Plea to Supreme Court: Protect Us from Obscene TV Material

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WASHINGTON -- Family Research Council (FRC) and Focus on the Family have submitted an amicus brief to the U.S. Supreme Court in Federal Communications Commission v. Fox Television Stations Inc. arguing that the FCC's regulations against indecent material aired on broadcast TV are constitutional.

Of the brief Family Research Council President Tony Perkins said:

"We urge the U.S. Supreme Court to follow its precedents and allow the FCC to regulate indecency on network television. Allowing nudity and 'fleeting' expletives to air on public airwaves will open the floodgates for more extreme indecency even at hours when children are watching television. This result is not required under the First Amendment, as the Court has ruled in the past.

"The Court has a societal interest in protecting our children from indecent material. It is first and foremost a parent's responsibility to protect their children from indecency, but how can they protect their children if the public airwaves are inundating them with profanity and unacceptable sexual content?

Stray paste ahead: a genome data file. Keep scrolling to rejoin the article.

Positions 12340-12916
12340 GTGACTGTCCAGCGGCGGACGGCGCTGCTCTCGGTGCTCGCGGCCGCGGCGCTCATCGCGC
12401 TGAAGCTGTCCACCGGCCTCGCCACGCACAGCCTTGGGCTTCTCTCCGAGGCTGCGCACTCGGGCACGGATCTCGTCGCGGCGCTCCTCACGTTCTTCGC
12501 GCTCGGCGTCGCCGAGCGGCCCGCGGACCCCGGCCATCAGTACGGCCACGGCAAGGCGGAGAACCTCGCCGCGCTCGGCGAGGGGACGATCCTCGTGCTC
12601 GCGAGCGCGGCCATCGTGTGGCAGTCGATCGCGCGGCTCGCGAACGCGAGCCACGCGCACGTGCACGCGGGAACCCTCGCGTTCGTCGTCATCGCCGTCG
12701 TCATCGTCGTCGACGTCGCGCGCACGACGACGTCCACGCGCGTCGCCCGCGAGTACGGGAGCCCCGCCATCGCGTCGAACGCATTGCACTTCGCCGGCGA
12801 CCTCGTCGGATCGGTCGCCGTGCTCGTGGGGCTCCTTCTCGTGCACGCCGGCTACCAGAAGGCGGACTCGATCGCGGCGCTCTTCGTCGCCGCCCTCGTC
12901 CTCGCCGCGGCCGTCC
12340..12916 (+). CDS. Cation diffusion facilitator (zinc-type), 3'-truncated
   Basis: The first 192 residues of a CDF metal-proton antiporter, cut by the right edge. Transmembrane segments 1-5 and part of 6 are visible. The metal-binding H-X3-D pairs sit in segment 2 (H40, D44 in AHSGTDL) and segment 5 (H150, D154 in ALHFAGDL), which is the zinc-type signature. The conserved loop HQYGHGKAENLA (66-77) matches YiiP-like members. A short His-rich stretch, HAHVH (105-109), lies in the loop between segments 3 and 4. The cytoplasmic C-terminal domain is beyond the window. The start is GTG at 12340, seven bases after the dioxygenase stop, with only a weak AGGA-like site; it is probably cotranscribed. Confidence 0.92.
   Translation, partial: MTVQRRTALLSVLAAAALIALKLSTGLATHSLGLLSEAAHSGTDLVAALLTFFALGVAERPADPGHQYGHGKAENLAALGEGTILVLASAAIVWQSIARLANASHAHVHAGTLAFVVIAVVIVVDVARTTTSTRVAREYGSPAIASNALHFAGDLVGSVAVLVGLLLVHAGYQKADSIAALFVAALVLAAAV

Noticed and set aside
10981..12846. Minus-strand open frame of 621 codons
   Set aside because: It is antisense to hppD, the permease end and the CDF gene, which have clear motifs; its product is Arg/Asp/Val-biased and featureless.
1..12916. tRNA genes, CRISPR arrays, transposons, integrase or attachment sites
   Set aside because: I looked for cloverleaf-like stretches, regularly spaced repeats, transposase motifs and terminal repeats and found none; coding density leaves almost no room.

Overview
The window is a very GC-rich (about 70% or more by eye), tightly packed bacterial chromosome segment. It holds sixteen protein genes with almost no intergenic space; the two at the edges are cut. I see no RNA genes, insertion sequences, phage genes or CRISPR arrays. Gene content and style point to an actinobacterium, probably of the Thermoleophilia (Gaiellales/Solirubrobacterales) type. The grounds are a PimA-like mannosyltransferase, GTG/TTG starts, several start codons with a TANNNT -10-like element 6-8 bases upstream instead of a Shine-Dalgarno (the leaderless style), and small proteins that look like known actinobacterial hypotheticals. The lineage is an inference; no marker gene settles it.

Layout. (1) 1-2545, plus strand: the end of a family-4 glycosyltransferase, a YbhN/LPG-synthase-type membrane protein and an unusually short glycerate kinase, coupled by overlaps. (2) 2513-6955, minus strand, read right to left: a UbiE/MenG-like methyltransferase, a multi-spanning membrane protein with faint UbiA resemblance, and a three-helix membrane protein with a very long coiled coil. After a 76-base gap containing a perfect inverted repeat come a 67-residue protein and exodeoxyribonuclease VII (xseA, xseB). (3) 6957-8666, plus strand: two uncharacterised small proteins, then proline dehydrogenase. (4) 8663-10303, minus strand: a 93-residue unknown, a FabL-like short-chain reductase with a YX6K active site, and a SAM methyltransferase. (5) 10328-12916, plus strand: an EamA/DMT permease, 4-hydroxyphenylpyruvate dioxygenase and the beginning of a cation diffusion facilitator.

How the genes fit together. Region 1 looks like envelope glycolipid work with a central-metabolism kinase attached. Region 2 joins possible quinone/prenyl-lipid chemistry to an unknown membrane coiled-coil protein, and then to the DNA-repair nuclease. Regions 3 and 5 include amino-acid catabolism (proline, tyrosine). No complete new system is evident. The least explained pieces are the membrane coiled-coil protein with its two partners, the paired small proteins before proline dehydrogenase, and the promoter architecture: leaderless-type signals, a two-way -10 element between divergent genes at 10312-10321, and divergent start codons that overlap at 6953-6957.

"The public airways are just that - public. The networks using them have a moral duty to the American public to responsibly provide content that is acceptable for all viewers. This is not a heavy burden for those whose television and radio licenses provide them with substantial profits. There is plenty of room within the FCC's indecency guidelines to provide excellent entertainment and meaningful art," concluded Perkins.

To read FRC's amicus brief, click here


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